Has Climate Change Promoted Urbanization in Sub-Saharan Africa?

January 2 2017

This paper documents strong but differentiated links between climate and urbanization in large panels of districts and cities in Sub-Saharan Africa, which has dried substantially in the past fifty years. The key dimension of heterogeneity is whether cities are likely to have manufacturing for export outside their regions, as opposed to being exclusively market towns providing local services to agricultural hinterlands. In regions where cities are likely to be manufacturing centers (25% of our sample), drier conditions increase urbanization and total urban incomes. There, urban migration provides an "escape" from negative agricultural moisture shocks. However, in the remaining market towns (75% of our sample), cities just service agriculture. Reduced farm incomes from negative shocks reduce demand for urban services and derived demand for urban labor. There, drying has little impact on urbanization or total urban incomes. Lack of structural transformation in Africa inhibits a better response to climate change.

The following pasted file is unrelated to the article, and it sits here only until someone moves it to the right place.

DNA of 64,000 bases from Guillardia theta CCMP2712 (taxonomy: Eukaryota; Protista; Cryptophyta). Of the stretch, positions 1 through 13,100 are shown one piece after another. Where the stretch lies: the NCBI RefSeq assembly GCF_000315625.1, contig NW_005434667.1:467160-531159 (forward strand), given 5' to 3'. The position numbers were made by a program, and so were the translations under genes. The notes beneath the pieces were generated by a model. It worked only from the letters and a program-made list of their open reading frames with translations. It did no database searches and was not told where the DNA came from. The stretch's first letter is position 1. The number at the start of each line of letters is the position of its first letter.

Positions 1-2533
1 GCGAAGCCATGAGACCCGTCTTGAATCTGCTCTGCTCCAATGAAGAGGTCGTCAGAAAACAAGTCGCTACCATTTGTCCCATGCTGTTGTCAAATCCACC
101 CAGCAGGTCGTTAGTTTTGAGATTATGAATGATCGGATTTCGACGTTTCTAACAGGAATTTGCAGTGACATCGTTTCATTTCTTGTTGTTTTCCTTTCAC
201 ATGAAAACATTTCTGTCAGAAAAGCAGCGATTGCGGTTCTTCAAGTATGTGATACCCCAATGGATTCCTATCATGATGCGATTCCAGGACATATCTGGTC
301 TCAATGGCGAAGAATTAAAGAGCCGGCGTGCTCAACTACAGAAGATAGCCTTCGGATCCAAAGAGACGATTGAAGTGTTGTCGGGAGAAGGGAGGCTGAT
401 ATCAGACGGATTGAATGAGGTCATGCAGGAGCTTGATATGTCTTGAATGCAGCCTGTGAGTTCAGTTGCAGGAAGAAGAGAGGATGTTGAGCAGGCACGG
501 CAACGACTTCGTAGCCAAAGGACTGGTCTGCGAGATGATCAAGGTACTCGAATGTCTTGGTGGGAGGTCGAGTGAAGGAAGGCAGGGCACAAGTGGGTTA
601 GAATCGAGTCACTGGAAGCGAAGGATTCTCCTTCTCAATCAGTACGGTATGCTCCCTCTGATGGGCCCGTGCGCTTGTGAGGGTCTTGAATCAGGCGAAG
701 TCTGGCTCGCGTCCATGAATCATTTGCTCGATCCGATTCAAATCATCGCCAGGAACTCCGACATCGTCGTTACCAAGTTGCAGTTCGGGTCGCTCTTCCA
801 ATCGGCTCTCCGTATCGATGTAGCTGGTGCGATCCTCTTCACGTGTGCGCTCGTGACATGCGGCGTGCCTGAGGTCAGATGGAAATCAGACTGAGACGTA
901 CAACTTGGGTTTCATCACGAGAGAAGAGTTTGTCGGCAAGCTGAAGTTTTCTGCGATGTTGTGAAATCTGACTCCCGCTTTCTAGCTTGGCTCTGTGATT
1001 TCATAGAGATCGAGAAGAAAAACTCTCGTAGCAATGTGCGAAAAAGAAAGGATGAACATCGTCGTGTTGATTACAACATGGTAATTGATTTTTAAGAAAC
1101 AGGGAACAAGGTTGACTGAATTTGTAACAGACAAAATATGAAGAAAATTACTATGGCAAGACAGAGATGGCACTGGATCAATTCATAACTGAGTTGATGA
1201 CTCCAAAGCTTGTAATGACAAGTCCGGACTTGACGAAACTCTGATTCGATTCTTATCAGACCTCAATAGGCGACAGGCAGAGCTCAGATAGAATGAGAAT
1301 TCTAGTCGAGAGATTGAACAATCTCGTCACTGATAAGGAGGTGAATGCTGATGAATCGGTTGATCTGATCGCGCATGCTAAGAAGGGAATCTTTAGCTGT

Journal of Development Economics, 2017, 124,  60-82

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Authors

Vernon Henderson joined the LSE in September 2013 as School Professor of Economic Geography, having previously been Eastman Professor of Political Economy at Brown University, USA.

Adam Storeygard is an Assistant Professor of Economics at Tufts University specializing in urban and development economics.

Uwe Deichmann is the Co-Director of the World Bank’s World Development Report 2016 “Digital Dividends” and a researcher in the Bank’s Development Research Group.